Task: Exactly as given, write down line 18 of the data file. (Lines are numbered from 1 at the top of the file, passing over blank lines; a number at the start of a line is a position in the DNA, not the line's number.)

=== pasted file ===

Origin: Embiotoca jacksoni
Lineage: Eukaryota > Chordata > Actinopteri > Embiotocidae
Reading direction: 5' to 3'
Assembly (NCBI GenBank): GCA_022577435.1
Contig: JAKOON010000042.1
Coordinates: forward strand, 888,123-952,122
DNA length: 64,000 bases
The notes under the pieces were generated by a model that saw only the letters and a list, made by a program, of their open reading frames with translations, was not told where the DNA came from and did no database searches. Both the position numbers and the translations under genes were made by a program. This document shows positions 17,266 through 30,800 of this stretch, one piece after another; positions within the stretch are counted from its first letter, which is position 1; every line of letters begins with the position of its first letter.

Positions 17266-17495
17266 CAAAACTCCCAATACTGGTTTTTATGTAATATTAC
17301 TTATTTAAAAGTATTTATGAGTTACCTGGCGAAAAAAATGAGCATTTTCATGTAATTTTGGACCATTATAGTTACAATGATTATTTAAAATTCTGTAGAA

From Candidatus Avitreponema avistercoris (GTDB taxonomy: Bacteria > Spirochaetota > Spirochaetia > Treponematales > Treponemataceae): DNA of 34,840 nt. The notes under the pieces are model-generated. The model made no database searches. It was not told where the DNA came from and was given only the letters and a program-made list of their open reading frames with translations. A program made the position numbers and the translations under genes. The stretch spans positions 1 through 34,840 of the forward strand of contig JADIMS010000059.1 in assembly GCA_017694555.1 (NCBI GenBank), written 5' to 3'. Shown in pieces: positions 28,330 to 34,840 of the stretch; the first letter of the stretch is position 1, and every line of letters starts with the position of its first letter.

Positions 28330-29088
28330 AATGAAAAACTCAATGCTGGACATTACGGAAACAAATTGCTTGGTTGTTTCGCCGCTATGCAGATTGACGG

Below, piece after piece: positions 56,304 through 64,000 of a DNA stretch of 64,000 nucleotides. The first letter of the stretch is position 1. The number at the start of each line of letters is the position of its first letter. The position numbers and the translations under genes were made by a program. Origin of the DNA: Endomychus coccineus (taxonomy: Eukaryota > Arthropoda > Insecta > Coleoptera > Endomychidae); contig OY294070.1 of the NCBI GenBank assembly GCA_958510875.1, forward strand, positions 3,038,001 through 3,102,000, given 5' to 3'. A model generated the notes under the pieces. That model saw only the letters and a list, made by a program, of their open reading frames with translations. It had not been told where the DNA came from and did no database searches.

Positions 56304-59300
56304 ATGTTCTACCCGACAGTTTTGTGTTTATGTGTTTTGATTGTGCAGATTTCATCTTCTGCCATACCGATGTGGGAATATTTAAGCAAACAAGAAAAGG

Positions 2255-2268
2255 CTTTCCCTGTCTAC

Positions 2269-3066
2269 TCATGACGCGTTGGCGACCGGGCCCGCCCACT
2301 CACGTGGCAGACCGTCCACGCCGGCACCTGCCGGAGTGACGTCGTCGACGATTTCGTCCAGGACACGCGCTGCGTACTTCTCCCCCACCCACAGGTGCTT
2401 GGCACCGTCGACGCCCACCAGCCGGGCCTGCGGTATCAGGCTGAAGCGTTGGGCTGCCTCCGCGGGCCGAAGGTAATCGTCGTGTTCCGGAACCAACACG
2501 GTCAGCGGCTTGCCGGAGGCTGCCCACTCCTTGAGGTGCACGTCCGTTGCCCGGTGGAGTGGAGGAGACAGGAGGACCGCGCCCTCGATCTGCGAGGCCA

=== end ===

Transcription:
Positions 2255-2268